In the 1940s, I was growing up on an Appalachian hill farm. We had to move our cattle to a new farm, so we drove our herd of cattle down the middle of the highway, completely blocking traffic. We conducted a cattle drive on 10 miles of highway, 4 miles of which was a U.S. highway. My father was born in 1892, before the invention of the automobile and the airplane. He and his father had a farming partnership on a small hill farm in West Virginia. They farmed with horses and mules. They raised cattle, hogs and sheep. In the early 1900s, trucks were not yet plentiful enough to haul farm animals. Living within a few miles of the Ohio River, they routinely drove their livestock on foot to the river, where they were loaded aboard a steamboat which carried them to market in Cincinnati.
Geese Wore Boots and Turkey Feet Were Tarred and Sanded to Provide Foot Protection During Long Drives to Market in London
For centuries, farmers all over the world have driven their livestock on foot to market on the public roads. Cattle, hogs, sheep and even large flocks or gaggles of 2000 to 3000 geese, were driven on foot long distances to market in London. The long journey was very hard on the feet of the animals. According to Wikipedia, “Cattle were fitted with iron shoes, geese were fitted with boots to protect their feet, and the feet of turkeys were tarred and sanded.”
According to National Road pa, in 1811, construction was begun on the National Road at Cumberland Maryland. The National Road opened up the states beyond the Appalachian Mountains to settlement and commerce. It was also a major thoroughfare for driving livestock to market on foot.
The American West was renowned for their extensive cattle drives to market.
In 1946, Cattle Drives Were Frowned Upon Except Possibly in the Far West Cattle Country
This was the culture to which my father was accustomed. The problem is that our culture had moved beyond the days of the cattle drive. In 1946, there were a lot of cars on the highway. On the U.S. highway we planned to use, there were a lot of semi-trailers and trucks of all sizes and descriptions. It was also patrolled by the Ohio State Highway Patrol, whose duty was to enforce the traffic laws, one of which was that you could not drive a herd of cattle down the middle of the highway.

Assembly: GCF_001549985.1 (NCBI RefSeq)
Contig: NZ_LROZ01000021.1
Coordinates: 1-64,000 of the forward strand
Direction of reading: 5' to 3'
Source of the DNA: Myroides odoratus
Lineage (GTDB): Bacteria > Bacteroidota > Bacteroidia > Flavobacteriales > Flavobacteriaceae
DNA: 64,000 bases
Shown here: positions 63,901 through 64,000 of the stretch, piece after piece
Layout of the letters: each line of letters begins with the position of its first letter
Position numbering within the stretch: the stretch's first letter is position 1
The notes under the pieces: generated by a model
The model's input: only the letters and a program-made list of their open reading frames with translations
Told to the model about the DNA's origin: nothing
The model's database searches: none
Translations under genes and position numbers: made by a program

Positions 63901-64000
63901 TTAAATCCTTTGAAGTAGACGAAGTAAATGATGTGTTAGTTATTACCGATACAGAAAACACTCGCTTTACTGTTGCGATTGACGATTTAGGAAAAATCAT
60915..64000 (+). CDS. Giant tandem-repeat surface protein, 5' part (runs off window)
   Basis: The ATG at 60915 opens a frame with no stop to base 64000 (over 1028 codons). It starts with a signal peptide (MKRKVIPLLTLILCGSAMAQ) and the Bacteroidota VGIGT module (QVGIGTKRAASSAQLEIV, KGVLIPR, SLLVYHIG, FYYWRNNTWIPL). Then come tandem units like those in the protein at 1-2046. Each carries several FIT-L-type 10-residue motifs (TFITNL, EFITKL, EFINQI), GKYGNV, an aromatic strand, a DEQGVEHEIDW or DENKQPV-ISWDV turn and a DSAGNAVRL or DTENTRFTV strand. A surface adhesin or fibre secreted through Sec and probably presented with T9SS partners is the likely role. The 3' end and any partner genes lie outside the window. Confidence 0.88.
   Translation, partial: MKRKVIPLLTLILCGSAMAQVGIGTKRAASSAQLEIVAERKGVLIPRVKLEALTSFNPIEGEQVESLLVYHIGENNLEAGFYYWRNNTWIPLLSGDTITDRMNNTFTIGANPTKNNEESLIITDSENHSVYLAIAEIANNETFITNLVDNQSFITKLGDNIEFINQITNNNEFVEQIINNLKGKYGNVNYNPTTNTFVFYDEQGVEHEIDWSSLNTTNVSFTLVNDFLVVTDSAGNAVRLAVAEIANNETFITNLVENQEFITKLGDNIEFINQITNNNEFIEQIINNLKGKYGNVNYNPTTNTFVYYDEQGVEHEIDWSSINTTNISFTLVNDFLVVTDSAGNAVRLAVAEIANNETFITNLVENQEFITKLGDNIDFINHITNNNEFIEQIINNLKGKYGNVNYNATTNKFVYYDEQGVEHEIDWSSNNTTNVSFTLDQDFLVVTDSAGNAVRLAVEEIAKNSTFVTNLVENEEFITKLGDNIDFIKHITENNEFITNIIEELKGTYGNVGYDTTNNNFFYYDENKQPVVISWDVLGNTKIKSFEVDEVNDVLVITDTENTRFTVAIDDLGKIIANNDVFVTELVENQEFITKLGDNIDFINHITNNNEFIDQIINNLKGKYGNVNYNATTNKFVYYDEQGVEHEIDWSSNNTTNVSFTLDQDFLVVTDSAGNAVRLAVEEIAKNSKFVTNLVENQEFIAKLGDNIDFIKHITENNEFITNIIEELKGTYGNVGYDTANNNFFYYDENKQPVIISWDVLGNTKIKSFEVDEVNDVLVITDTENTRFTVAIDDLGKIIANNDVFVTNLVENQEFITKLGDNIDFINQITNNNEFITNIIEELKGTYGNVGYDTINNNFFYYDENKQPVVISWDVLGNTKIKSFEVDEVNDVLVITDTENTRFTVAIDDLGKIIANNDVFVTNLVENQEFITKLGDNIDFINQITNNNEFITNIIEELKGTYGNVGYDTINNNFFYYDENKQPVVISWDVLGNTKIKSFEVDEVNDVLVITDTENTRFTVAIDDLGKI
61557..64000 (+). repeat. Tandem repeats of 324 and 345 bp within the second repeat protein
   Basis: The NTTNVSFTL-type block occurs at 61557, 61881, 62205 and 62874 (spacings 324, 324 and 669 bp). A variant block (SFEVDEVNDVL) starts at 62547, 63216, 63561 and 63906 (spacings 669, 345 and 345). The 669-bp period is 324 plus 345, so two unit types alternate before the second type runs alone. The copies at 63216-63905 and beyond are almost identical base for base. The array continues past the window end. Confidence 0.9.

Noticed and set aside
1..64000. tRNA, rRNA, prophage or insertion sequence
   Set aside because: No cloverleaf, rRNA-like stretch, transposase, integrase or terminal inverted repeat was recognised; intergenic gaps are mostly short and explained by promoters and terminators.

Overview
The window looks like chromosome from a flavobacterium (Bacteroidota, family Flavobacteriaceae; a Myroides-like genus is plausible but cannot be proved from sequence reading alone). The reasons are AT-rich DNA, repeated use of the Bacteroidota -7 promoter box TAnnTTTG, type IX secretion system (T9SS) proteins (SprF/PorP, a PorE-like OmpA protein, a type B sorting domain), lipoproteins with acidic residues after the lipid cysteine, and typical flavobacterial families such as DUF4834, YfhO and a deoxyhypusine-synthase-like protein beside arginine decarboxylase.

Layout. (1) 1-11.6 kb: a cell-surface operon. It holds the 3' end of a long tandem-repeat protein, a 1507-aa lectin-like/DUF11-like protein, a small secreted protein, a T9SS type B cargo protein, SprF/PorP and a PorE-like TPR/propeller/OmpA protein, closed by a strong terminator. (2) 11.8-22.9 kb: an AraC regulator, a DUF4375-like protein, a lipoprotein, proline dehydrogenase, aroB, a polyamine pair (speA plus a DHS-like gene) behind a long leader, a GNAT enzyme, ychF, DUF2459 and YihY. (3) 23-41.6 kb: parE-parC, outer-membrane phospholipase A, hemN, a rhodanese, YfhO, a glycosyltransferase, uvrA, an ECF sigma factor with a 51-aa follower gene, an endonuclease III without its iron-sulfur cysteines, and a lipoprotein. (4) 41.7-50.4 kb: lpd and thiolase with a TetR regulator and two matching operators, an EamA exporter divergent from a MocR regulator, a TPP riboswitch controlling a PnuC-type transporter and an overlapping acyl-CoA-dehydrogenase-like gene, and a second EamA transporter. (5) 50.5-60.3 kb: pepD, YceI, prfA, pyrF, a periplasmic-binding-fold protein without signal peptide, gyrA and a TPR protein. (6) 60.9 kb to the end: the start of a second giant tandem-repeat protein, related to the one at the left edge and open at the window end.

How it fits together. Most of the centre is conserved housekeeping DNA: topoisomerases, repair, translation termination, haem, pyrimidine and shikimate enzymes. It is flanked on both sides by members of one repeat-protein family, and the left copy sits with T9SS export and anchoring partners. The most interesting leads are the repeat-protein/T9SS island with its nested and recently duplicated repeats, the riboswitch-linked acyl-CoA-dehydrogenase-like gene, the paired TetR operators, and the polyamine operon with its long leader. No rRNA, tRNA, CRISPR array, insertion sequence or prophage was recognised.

Economic times were hard in our rural area and my father decided to save the good-sized haul bill we would have had, because it would have required several truckloads to haul the whole herd. My mother was assigned to drive ahead of the herd with a red flag on the car to warn oncoming motorists. As a 14 year old boy, I was assigned to follow the herd on foot and keep them moving and roundup any stragglers.
The Idea was Sheer Lunacy
To my teenage mind, the whole project seemed to be sheer lunacy. We did not have cowboys with lariats ready to roundup the strays. A cow that panicked would be uncontrollable and after crashing through several fences, might end up in the next county. Although she knew it was a crazy idea, my mother did not have veto power. I pleaded my case as long as possible, but to no avail. Those were the days when children had no option but to obey their parents.
Running away from home was not even an option, as in those days, runaways spent time in prison, or reform school, as it was then known. Incidentally, I only remember one runaway child in our town.
Cattle drive day arrived, bright and clear. We got the herd started down the road in the right direction. The cattle were very excited and moved at a fast pace. We would be on a county gravel road for about 6 miles. Mother was driving ahead in the car, flagging down oncoming traffic. There were several blind hills on the road, so she needed to stop any car from topping the hill and striking a cow. Sometimes when we would pass a driveway, a cow would takeoff up the driveway and I had to run after her and bring her back, after she had explored the barnyard for a while.
Being a Teen-age Boy, One of my Worst Fears was that One of My Schoolmates Would See Us and Think We Were Insane.
We finally came to the end of the county road and started down the U.S. highway. It was a well-traveled 2-lane blacktop road. When they saw the unbelievable sight of a full-fledged cattle drive, the cars completely stopped and the semi-trailers started pulling to the side of the road. I don’t believe anybody even honked their horns. I believe the attitudes of the drivers were more inclined to be a combination of amazement and amusement. I was really surprised. I am sure most of them had never seen a real live cattle drive. After traveling down the road another 4 miles, we arrived at our destination and steered the herd into their new home.
Although, for me, the risk and emotional stress was too high a price to pay, my father was right about us being able to accomplish the feat. The good part is we did not see any state patrol cars or suffer any injuries, lawsuits or losses of animals or humans. I also managed to survive one of the most embarrassing moments of my life. Thankfully, I was able to persuade my father to hire a truck to transport our flock of sheep to their new home, instead of having a sheep drive. The best part was that, as far as I know, none of my schoolmates saw our cattle drive.
Disclaimer: This article is not meant to be taken as professional advice. It is written for informational purposes only and is correct to the best of my knowledge, but I cannot guarantee the accuracy. I do not accept any responsibility for the results of actions on your part taken as a result of reading this article. All actions are taken at your own risk. I am just relating my own opinions and experiences and my opinions could be wrong.
National Road pa.org/”Historical Timeline”/National Road pa.org